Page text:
OmniROM Brings Android 11 to the Raspberry Pi 4


Installing Android OS on the Raspberry Pi has always been a purely academic experience. Most versions have been interesting to play with but lacking in most of the features that make Android OS a serious option as an operating system.

This might have changed, as the new OmniROM build of Android 11 for the Raspberry Pi 4 is the most complete version of Google’s smart device operating system so far.

What Android 11 Features Work on Raspberry Pi?

The OmniROM Android 11 port, released by XDA forum member Max Weninger, runs on the Raspberry Pi 4 in tablet mode. Most operating system features are present, with the only notable exceptions being hardware-accelerated video playback, screencasting, and the ability to create a mobile hotspot.

Android 11 on Raspberry Pi 4

OmniROM works with the GApps package, an open-source project devoted to providing access to Google’s stock apps. This addition gives access to the Play Store, opening the Raspberry Pi 4 up to the entire ecosystem of apps available for Android devices.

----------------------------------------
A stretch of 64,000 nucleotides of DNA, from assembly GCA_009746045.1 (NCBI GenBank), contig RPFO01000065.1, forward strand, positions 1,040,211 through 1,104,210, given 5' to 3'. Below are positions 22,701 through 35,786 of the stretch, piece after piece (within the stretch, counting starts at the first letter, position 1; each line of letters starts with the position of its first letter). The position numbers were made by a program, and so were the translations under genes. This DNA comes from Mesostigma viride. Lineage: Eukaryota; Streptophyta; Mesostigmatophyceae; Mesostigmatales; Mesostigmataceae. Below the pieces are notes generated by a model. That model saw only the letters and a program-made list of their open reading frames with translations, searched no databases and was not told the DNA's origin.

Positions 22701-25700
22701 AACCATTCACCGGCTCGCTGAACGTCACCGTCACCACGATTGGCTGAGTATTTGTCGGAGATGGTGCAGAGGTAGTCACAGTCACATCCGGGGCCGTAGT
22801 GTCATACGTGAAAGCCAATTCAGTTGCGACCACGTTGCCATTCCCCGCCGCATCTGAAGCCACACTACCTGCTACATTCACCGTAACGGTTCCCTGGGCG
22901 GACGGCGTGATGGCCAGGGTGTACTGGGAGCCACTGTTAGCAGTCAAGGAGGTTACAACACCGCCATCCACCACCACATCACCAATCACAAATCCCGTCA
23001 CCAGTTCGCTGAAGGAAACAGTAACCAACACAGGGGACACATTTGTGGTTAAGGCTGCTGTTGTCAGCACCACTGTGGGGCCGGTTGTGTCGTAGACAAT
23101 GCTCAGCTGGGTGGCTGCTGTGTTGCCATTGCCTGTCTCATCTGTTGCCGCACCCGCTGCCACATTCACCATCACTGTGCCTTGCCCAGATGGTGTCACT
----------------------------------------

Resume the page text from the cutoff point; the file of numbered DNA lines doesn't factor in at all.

While there are reports of touchscreens working without much issue, there isn’t native support for the official Raspberry Pi 7-inch touchscreen. This, along with hardware-accelerated video, are the features many are hoping will come somewhere down the line.

Where to Get the OmniROM Android 11 Port

OmniROM is a collaborative project featuring many developers, but Weninger provides the build in a thread on the XDA forum. Getting Android 11 up and running takes a few more steps than the average microSD or USB operating system flash. You’ll need to make sure your firmware on the Raspberry Pi is up to date and set up OmniROM via a provided configuration file.

The forum post contains detailed instructions and a long thread of people’s experiences getting Android 11 running, which appears to work natively with Raspberry Pi compatible touch screens.

Android on the Raspberry Pi: A Long History

The Android 11 port is the latest in a long line of community builds from the OmniROM project. As far back as Android 4.4, OmniROM has been giving hackers the tools they need to install the Android operating system on a variety of devices.

Android came to the Raspberry Pi in 2012, and in the following years, several projects appeared devoted to creating the perfect Android port. While it’s certainly possible to install Android on a Raspberry Pi, each build comes with its own issues, and the new Android 11 port is no different.

For now, this is still something to do just for the experience, and there is no real practical use for having the Android operating system on a Raspberry Pi. Still, it’s fun to do, and what more reason do you need than that?


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Brian Jones

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